new Be star ABE-98 HD219523 is NOT in emission

new Be star ABE-98 HD219523 is NOT in emission

Postby Robin Leadbeater » Sat Sep 27, 2014 4:43 pm

I took a look at HD219523 last night (high resolution H alpha). It is another of the 128 newly published Be stars (ABE-98)
http://arxiv.org/abs/1409.4668
viewtopic.php?f=6&t=920#p4177

I was surprised to find no evidence of emission.
The original paper measured the H 11 Brackett line in the IR, not H alpha. Has the activity changed since the spectrum in the paper was taken? (only one spectra was taken of this object by the APOGEE team) or can Be stars show Brackett line emission but no emission at H alpha?

Cheers
Robin
Attachments
_hd219523_ha_respcor_telrem_20140927_047_Leadbeater.png
_hd219523_ha_respcor_telrem_20140927_047_Leadbeater.png (6.16 KiB) Viewed 1518 times
LHIRES III #29 ATIK314 ALPY 600/200 ATIK428 Star Analyser 100/200 C11 EQ6
http://www.threehillsobservatory.co.uk
Robin Leadbeater
 
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Re: new Be star ABE-98 HD219523 is NOT in emission

Postby Andrew Smith » Sat Sep 27, 2014 9:09 pm

Hi Robin, your result prompts some interesting questions. The review paper by Rivinius et. al. "Classical Be stars" 2013 defines a necessary but not sufficient requirement as being "A non-supergiant B star whose spectrum has, or had at some time, one or more Balmer lines in emission." The "Blamer lines" replacing the original "hydrogen lines" of Jaschek 1981. So on the current definition the work done in the paper you sight does not allow for the identification of classical Be stars! However, as it got past the referees they must know something I don't. I think we will need an expert to comment further.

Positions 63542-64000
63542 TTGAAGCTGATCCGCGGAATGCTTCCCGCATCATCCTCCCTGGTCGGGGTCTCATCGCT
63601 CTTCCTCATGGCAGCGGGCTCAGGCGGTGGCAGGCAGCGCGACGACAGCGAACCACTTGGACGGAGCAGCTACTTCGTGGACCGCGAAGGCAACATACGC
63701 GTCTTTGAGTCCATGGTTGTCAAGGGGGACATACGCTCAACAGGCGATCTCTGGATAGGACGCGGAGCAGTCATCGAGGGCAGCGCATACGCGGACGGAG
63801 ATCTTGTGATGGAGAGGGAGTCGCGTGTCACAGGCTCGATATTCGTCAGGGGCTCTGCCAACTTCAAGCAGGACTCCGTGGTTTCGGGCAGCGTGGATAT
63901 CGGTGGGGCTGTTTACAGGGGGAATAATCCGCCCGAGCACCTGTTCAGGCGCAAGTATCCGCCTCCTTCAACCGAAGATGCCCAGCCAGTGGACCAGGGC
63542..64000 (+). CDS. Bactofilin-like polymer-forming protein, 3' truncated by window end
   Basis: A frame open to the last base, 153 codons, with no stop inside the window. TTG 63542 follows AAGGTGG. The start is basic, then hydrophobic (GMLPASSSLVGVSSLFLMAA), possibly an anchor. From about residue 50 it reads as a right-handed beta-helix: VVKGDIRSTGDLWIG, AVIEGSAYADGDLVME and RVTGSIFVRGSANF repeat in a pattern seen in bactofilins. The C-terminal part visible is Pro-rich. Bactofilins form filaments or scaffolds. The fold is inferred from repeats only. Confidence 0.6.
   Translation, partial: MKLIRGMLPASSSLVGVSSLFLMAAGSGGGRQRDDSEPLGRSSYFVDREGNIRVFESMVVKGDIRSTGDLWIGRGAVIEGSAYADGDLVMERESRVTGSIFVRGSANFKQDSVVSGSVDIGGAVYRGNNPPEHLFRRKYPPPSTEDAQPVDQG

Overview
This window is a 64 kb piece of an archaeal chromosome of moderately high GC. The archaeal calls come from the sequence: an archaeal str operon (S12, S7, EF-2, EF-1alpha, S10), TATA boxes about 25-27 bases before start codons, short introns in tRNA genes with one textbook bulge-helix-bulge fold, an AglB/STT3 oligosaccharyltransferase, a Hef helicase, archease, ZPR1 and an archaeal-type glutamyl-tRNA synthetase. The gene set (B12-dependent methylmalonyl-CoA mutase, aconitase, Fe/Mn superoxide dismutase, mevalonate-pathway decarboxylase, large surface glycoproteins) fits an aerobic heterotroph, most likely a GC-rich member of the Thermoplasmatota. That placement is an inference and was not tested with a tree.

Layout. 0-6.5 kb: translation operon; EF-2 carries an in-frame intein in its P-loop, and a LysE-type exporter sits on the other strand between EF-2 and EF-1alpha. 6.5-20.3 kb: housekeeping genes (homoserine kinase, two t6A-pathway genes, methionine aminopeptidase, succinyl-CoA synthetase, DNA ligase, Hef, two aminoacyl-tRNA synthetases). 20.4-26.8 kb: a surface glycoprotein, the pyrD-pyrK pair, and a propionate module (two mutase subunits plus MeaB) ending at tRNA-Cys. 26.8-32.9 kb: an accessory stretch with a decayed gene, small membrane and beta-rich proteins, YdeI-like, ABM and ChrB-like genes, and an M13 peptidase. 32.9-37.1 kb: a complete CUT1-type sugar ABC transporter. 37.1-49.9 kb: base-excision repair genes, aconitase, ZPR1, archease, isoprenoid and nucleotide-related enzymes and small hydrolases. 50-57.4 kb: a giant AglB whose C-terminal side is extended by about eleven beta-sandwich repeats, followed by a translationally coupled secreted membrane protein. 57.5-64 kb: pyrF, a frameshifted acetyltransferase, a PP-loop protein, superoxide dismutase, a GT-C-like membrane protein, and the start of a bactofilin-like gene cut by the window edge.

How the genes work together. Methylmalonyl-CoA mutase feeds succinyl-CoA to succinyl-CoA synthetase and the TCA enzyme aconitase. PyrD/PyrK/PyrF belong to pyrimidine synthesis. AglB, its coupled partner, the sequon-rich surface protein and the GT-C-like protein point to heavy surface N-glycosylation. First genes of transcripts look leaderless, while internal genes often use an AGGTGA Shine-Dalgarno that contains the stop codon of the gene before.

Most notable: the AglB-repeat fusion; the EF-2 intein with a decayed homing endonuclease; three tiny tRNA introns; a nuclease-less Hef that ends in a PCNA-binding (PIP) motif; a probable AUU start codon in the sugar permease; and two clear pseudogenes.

Are you planning to check them all?

Regards Andrew
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Re: new Be star ABE-98 HD219523 is NOT in emission

Postby Robin Leadbeater » Sat Sep 27, 2014 9:40 pm

Hi Andrew,

I dont plan doing a systematic survey of them but I thought I might dip in to them occasionally when I have time. Eventually I expect they will be included in BeSS/ARAS Beam and routinely monitored. Attached is the Br11 line profile from their spectrum. (from table 19 - "weak or ambiguous emission profile type") A double peaked emission is clearly there in the photospheric absorption line, though not very strong. Perhaps it has since gone into quiescence.

Cheers
Robin
Attachments
ABE-98_H I BR11.png
ABE-98_H I BR11.png (22.25 KiB) Viewed 1503 times
LHIRES III #29 ATIK314 ALPY 600/200 ATIK428 Star Analyser 100/200 C11 EQ6
http://www.threehillsobservatory.co.uk
Robin Leadbeater
 
Posts: 1263
Joined: Mon Sep 26, 2011 4:41 pm


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